This article describes how to configure a rate limiting instance on ingress traffic for a Data Plane Development Kit (DPDK) interface on Open vSwitch* (OvS) with DPDK. This article was written with network admin users in mind who want to use Open vSwitch Rate Limiting to guarantee reception rate performance for DPDK port types in their Open vSwitch server deployments. This article is a companion to the QoS Configuration and Usage for Open vSwitch* with DPDK article as rate limiting and QoS execute on RX/TX paths respectively but use unique API utility commands for setup and usage.
Note: At the time of writing, rate limiting for OvS with DPDK is only available on the OvS master branch. Users can download the OvS master branch as a zip here. Installation steps for OvS with DPDK are available here.
Before we configure rate limiting, let’s first discuss how it is different from QoS and how it interacts with traffic in the vSwitch.
Whereas QoS executes on traffic that is egress or transmitted from a port on OvS, rate limiting is configured in OvS with DPDK to operate only on ingress traffic received on the port on the vSwitch. Rate limiting is implemented in OvS with DPDK using an ingress policer (similar to the egress policer QoS type supported by OvS with DPDK). An ingress policer simply drops packets once a certain reception rate is surpassed on the interface (a token bucket implementation). For a physical device, the ingress policer will drop traffic that is received via a NIC from outside the host. For a virtual interface, that is, a DPDK vhost-user port, it will drop traffic that is transmitted from the guest to the vSwitch, in effect limiting the transmission rate of the traffic for the guest on that port. Figure 1 provides an illustration of this.
Figure 1: Rate limiting via an ingress policer configured for a vhost-user port.
Figure 2: Test environment.
Note: Both the host and the virtual machines (VMs) used in this setup run Fedora* 23 Server 64-bit with Linux* kernel 4.4.6. Each VM has a virtual NIC that is connected to the vSwitch bridge via a DPDK vhost-user interface. The vnic appears as a Linux kernel device (for example, "ens0") in the VM OS. Ensure there is connectivity between the VMs (for example, ping VM2 from VM1).
To test the configuration, make sure iPerf* is installed on both VMs. Users should ensure that the rpm version is matched to the OS guest version; in this case the Fedora 64-bit rpm should be used. If using a package manager such as ‘dnf’ on Fedora 23, the user can install iPerf automatically with the following command:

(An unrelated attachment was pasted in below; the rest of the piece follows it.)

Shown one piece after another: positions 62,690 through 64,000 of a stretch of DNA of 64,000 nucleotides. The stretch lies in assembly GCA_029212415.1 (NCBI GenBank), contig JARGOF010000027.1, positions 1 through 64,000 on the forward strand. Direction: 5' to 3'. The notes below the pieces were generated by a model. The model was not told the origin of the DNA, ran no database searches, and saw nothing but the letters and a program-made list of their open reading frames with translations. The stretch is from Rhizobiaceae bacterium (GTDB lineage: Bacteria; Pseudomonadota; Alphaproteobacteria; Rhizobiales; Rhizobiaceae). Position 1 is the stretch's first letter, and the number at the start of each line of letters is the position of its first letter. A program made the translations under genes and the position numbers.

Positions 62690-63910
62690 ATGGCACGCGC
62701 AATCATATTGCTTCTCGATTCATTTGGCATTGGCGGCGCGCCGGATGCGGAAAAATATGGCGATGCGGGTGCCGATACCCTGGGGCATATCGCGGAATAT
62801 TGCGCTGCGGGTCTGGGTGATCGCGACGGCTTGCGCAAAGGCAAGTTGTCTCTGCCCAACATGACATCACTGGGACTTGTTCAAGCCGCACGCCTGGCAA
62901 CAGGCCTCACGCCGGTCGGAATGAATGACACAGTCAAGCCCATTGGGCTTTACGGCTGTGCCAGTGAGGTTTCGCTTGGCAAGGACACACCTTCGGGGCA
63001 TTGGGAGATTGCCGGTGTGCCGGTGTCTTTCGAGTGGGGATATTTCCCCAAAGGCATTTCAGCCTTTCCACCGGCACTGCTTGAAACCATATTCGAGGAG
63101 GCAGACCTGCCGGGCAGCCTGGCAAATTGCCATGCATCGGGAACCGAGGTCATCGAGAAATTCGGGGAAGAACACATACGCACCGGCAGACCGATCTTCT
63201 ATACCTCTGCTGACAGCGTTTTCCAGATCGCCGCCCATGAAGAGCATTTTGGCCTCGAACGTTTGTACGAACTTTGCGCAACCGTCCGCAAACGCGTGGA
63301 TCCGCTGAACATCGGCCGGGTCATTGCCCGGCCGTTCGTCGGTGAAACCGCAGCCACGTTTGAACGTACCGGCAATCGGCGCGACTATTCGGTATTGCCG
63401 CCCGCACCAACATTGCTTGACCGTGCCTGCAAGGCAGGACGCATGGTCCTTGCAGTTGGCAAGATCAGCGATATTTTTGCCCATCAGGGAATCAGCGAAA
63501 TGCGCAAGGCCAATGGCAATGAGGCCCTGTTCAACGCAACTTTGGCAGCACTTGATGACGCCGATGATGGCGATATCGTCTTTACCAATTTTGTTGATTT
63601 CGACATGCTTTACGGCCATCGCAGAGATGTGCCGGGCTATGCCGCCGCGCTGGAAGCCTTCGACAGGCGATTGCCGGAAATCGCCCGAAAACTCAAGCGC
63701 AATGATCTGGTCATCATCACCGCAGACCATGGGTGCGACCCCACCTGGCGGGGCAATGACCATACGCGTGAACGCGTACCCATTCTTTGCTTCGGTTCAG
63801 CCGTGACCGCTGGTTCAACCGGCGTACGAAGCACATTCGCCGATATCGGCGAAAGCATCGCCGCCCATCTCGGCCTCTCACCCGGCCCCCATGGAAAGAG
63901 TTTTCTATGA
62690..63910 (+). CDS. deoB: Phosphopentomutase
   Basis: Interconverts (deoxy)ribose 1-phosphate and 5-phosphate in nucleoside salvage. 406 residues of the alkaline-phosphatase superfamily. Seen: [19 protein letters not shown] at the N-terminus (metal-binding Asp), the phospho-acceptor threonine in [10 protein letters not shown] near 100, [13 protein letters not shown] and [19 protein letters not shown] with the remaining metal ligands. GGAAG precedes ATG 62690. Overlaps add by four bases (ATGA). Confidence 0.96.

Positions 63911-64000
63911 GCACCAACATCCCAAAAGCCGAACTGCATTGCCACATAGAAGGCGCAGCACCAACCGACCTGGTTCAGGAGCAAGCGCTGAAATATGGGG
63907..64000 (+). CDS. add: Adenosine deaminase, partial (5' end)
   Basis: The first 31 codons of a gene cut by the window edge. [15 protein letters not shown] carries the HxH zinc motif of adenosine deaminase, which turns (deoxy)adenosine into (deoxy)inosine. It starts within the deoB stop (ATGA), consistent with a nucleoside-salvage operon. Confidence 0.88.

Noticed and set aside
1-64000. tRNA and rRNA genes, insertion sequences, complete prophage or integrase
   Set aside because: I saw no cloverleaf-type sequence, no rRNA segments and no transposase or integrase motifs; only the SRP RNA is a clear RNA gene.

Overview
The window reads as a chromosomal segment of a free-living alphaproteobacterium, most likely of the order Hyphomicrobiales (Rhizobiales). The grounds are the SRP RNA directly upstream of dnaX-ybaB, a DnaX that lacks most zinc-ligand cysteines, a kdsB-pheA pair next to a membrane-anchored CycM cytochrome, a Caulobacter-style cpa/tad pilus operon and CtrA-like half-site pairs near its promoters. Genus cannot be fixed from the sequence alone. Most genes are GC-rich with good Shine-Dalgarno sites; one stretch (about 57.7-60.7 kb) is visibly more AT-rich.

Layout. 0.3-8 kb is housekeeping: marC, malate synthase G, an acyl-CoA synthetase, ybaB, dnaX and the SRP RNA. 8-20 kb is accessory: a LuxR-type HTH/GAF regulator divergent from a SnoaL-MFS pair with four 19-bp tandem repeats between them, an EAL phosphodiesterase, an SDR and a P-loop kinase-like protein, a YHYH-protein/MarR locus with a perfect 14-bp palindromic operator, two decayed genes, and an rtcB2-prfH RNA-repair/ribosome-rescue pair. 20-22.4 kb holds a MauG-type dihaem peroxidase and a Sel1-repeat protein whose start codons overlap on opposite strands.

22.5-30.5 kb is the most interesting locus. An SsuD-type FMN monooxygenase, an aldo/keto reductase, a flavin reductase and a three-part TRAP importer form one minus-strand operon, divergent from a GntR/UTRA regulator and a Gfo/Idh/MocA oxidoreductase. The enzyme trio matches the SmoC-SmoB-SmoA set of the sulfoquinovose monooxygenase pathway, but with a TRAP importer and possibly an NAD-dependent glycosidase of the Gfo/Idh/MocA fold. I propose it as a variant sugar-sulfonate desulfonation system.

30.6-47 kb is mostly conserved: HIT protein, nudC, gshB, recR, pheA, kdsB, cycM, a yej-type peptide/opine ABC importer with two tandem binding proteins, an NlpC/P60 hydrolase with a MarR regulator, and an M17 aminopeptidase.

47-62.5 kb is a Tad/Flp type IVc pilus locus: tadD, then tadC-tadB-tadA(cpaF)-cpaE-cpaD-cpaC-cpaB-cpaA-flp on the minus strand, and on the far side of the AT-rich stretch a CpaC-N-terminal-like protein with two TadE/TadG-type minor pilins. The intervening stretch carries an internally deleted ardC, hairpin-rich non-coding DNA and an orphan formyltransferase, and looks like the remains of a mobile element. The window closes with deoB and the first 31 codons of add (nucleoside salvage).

dnf install iperf
To test the configuration, make sure that iPerf is installed on both VMs. iPerf can be run in a client mode or server mode. In this example, we will run the iPerf client on VM1 and the iPerf server on VM2.
From VM2, run the following to deploy an iPerf server in UDP mode on port 8080:
iperf –s –u –p 8080
From VM1, run the following to deploy an iPerf client in UDP mode on port 8080 with a transmission bandwidth of 100 Mbps:
iperf -c 188.8.131.52 -u -p 8080 -b 100m
This will cause VM1 to attempt to transmit UDP traffic at a rate of 100 Mbps to VM2. After 10 seconds, this will output a series of values. Run these commands before rate limiting is configured, and you will see results similar to Figure 3. We are interested in the Bandwidth column in the server report.
Figure 3: Output without rate limiting via ingress policing configured.
The figures shown in Figure 3 indicate that a bandwidth of 100 Mbps was attained between the VMs.
Now we’ll configure rate limiting using an ingress policer on vhost-user1 to police traffic at a rate of 10 Mbps with the following command:
ovs-vsctl set interface vhost-user1 ingress_policing_rate=10000
The relevant parameters are explained below:
Repeating the iPerf UDP bandwidth test now, we see something similar to Figure 4.
Figure 4: Output with rate limiting via ingress policing configured.
Note the attainable bandwidth with ratl Limiting configured is now 9.59 Mbps rather than 100 Mbps. iPerf has sent UDP traffic at the 100 Mbps bandwidth from its client on VM1 to its server on VM2, however the traffic has been policed on the vSwitch vhost-user1 ports reception path via rate limiting using an ingress policer. This has limited the traffic transmitted from the iPerf client on VM1 to ~10 Mbps.
It should be noted that if using TCP traffic, the ingress_policing_burst parameter should be set at a sizable fraction of the ingress_policing_rate; a general rule of thumb is > 10%. This is because TCP interacts poorly when packets are dropped, which causes issues with packet retransmission.
The current rate limiting configuration for vhost-user1 can be examined with:
ovs-vsctl list interface vhost-user1
To remove the rate limiting configuration from vhost-user1, simply set the ingress policing rate to 0 as follows (you do not need to set the burst size):
ovs-vsctl set interface vhost-user1 ingress_policing_rate=0
In this article, we have shown a simple use case where traffic is transmitted between 2 VMs over Open vSwitch* with DPDK configured with rate limiting via an ingress policer. We have demonstrated utility commands to configure rate limiting on a given DPDK port, how to examine current rate limiting configuration details, and finally how to clear a rate limiting configuration from a port.
Have a question? Feel free to follow up with the query on the Open vSwitch discussion mailing thread.
To learn more about Open vSwitch* with DPDK, check out the following videos and articles on Intel® Developer Zone and Intel® Network Builders University.
Ian Stokes is a network software engineer with Intel. His work is primarily focused on accelerated software switching solutions in user space running on Intel® architecture. His contributions to Open vSwitch* with DPDK include the OvS DPDK QoS API and egress/ingress policer solutions.
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